deficiencies or being vessels of outright fraud."
According to Commission Aguilar, since January 2007 over
150 Chinese companies have obtained U.S. listings using what he characterized
as "backdoor registrations." While not all of these companies are engaged in
the kinds of activities described in the case summaries above, there definitely
seems to be a pattern of involvement in conflicts of interest or accounting
issues. The rash of recent resignations of the outside auditors from these
companies suggests that the audit firms have had their consciences raised about the dangers of becoming associated with these kinds of
firms and accounting issues they may be having.
In any event, it seems likely that there will be further
lawsuits involving these Chinese companies. David Bario's April 4, 2011 Am
Law Litigation Daily article profiling the plaintiffs' lawyer behind many
of these lawsuits can be found here.
Bank Failures Not Over Yet: Speaking
of bank failures (as I was at the outset of this post), it now appears that my recent
prediction that the bank failure wave may finally be over might have been
premature. This past Friday night, the FDIC closed six more
banks, bringing the year to date total number of bank closures to 34. While
that is fewer than the 49 banks that had been closed at this point last year,
the closure of six banks at one time does cut against the suggestion that the
FDIC is winding down its bank closure activities.
With the addition of the latest six bank closures, the
total number of banks that have failed since January 1, 2008 stands at 356. Of
this total, 51 involve banks located in Georgia (including two of the six banks
closed this past Friday night). After a while you do start to wonder if there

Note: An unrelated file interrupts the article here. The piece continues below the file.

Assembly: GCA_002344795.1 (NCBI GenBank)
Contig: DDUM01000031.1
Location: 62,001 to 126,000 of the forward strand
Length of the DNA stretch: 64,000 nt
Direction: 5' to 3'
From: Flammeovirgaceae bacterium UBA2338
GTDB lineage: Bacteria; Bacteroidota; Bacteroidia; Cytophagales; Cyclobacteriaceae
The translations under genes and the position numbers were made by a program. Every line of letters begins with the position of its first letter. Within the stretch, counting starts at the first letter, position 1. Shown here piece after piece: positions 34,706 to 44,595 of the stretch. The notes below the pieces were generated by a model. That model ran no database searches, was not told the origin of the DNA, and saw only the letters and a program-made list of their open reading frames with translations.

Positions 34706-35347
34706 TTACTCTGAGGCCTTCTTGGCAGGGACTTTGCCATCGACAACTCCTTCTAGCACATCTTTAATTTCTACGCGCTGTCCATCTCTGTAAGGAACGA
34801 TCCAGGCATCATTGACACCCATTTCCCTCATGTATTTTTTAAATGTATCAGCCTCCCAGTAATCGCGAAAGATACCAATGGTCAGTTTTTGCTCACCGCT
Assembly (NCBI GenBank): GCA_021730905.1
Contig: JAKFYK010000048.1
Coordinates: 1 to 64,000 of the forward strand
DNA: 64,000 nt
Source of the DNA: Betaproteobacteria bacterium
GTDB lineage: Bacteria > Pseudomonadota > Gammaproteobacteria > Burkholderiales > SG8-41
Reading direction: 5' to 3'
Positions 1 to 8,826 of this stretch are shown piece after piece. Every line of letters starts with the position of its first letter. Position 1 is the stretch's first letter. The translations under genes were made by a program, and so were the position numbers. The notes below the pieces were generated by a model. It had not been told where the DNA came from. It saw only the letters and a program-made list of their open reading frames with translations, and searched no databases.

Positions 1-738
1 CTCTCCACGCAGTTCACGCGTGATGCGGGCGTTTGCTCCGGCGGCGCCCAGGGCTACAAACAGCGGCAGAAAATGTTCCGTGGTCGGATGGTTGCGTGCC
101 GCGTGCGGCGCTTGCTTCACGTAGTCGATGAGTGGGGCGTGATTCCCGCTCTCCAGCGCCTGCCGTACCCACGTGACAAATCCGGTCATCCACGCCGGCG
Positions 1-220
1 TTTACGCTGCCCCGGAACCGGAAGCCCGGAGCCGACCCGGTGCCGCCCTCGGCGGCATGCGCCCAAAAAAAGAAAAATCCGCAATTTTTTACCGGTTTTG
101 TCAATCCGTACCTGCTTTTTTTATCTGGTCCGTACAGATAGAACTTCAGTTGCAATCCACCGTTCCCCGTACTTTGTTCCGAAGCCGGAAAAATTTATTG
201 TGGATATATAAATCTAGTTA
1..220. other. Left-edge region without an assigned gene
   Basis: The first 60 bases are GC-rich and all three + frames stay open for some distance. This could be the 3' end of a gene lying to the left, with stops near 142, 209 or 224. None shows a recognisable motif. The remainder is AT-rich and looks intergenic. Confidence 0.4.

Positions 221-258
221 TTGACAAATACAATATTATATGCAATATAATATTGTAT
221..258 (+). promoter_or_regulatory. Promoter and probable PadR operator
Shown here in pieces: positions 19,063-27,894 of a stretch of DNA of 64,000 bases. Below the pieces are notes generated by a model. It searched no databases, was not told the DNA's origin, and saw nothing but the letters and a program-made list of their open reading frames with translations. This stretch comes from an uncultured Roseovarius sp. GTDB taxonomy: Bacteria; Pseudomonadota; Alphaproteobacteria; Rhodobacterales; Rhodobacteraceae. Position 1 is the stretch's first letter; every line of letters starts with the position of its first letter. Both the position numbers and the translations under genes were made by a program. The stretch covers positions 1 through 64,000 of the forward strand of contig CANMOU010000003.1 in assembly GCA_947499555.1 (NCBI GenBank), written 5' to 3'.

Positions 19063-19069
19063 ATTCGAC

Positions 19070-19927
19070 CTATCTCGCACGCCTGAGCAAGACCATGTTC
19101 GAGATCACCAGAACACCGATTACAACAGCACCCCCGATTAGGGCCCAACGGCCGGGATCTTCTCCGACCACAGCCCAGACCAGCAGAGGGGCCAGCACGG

how there could be any banks left in Georgia.
As I have noted
elsewhere, the FDIC has still only brought a total of six lawsuits
involving former directors and officers of the bank. However, on April 13,
2011, the FDIC did update the
Professional Liability Lawsuits page on its website, to indicate the number
of persons against who lawsuits have been authorized has been increased by 187
(up from the prior month's total of 158). However, the six lawsuits filed to
date involved only 42 individual defendants, which suggests that there are
quite a number of lawsuit in the pipeline and yet to be filed. The updated page
also notes that the FDIC has also authorized "11 fidelity bond, attorney
malpractice, and appraiser malpractice lawsuits."
Special thanks to the loyal readers who alerted me to the
most recent bank closures and to the recent update to the FDIC website.
other items of interest from the world of directors & officers liability,
with occasional commentary, at the D&O Diary, a blog by Kevin LaCroix.
For more information about LexisNexis
products and solutions connect with us through our corporate site.